You who enjoy long out-of-the-way drives to tourist traps, -I’m thinking the World’s Biggest Ball of Twine, should consider Northern Ireland. Sit for two hour on the Dublin – Belfast train and then grab a bus for another three hours up the Antrim Coast of Northern Ireland. Get out of the bus, walk half an hour in the howling cold wind, pay $12 and … Look at you! You’ve arrived at the Wobbly Bridge of Carrick-a-Rede. There you can perch high on the cliff watching petrified elderly ladies, fearing for their lives, being assisted across the undulating rope bridge. They are scared out of their minds as they look down at the crashing surf far below. If you can’t resist all that fun, you too can trundle across the chasm and back.
Not to worry! If the ropes let go or a wind gust carries you over the edge, there is a life boat hanging down from the cliff further up the coast. Trust me, it’s there. The boat could be lowered into the exploding surf. Then a crew of local villagers in the pub might volunteer to row the boat. They might even locate and fish you out before you perished on the rocks of hypothermia.
My wife and I viewed this flimsy swaying structure with terror, but pushed those thoughts aside. We had come this far, we had enjoyed the clean tourist rest room and paid the $12. Hey, why wouldn’t we want to risk our lives and make the perilous crossing? I guess we just don’t have enough death defying terror these days. And $12 is $12.
But the bridge spoke to us, in part, because it joins the stunningly beautiful craggy Irish main land shore with the still more breathtaking petite green island. Three hundred and fifty years ago a small band of fishermen on the island needed a quicker way to get their seafood to market: Thus the bridge.
We didn’t come to the bridge by choice, but rather as victims of a tour bus tour heading to The Giant Causeway a popular destination further north. This was but an interim stop. The bus group needed a pee break stop and this site offered not only a clean toilet plus a bridge thrown in. We struggled down the rocky path through the howling gale. Fortunately the ropes held for our crossing and we returned unharmed.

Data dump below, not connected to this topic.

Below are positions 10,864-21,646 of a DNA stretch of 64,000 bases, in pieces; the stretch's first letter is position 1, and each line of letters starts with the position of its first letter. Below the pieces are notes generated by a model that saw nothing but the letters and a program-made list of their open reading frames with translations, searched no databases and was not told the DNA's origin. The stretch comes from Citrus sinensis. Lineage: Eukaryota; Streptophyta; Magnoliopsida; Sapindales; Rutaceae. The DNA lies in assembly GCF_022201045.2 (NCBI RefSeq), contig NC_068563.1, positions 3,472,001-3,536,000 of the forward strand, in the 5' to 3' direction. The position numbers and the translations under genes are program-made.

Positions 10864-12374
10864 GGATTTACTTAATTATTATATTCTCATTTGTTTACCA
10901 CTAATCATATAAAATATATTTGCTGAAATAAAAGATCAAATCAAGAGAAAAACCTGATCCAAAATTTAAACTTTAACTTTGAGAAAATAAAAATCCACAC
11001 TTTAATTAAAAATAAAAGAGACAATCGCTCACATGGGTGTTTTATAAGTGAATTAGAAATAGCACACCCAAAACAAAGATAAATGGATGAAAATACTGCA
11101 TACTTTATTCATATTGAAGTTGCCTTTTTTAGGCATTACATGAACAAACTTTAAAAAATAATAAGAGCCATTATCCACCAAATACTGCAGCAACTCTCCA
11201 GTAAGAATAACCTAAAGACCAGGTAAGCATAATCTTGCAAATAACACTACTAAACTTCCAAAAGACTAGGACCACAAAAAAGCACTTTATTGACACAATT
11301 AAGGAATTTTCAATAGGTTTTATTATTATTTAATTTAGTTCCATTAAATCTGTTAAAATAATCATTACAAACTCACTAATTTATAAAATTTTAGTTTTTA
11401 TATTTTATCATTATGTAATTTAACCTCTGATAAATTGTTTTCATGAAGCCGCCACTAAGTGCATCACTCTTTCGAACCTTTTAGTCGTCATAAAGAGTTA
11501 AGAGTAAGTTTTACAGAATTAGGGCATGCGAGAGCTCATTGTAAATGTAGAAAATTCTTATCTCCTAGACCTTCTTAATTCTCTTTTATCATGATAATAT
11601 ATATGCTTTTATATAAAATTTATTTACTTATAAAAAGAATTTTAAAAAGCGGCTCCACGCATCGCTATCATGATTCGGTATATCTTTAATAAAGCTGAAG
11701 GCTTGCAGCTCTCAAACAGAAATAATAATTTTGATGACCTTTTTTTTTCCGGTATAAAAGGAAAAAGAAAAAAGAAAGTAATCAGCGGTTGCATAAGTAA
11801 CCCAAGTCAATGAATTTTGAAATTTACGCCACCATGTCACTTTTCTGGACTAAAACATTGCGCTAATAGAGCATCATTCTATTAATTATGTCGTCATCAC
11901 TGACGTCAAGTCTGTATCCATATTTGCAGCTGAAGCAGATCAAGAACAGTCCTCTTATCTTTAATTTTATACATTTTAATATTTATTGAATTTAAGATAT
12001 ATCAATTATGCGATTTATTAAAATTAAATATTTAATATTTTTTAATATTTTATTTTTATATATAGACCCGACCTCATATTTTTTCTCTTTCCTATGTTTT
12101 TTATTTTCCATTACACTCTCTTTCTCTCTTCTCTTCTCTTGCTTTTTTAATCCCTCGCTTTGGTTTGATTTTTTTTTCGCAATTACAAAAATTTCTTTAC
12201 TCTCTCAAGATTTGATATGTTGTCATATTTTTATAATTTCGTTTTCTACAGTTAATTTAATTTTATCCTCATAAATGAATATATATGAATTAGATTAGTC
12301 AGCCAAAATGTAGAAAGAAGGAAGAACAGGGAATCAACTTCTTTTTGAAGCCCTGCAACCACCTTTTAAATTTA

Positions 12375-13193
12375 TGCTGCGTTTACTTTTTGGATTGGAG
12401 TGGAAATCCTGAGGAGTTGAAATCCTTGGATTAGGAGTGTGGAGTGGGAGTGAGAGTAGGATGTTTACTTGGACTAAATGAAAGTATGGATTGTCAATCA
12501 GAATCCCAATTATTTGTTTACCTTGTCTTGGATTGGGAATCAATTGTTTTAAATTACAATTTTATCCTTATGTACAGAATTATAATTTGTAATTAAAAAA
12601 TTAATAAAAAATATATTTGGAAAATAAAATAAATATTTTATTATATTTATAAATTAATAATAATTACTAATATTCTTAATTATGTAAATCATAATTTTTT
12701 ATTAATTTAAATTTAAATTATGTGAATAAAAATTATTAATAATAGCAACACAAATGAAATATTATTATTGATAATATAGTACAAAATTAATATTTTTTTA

None of us could fathom the complex load stress factors, the cable tensile strength, the anchor bolt tension requirements upon which our lives depended. Talented engineers made the crossing possible and safe. As a tourist trap- the structure was no more than a pee break and didn’t have much to say for itself. However, as a metaphor for Northern Ireland: It was outstanding- well worth the trip! It calls to mind a different bridge that was built by other engineers who studied the social tensions and dangers among the local population.
As upbeat American tourists who visit this country, we can’t help but admire the gracious charming people they meet. Ireland’s so-called “troubles” – the centuries-old strife between Catholics and Protestants-are both invisible and unfathomable to us. Somewhere, unseen engineers built a political structure, equally wobbly and windblown across a more treacherous gap. Now twenty years later the Protestant/Catholic bridge is still standing and has brought a measure of unity, safety and normalcy to this deeply separated green land.
Great metaphor indeed. It has long been a conundrum to me that religions espousing the value of love and peace are so often the basis for violent conflict. And it continues today.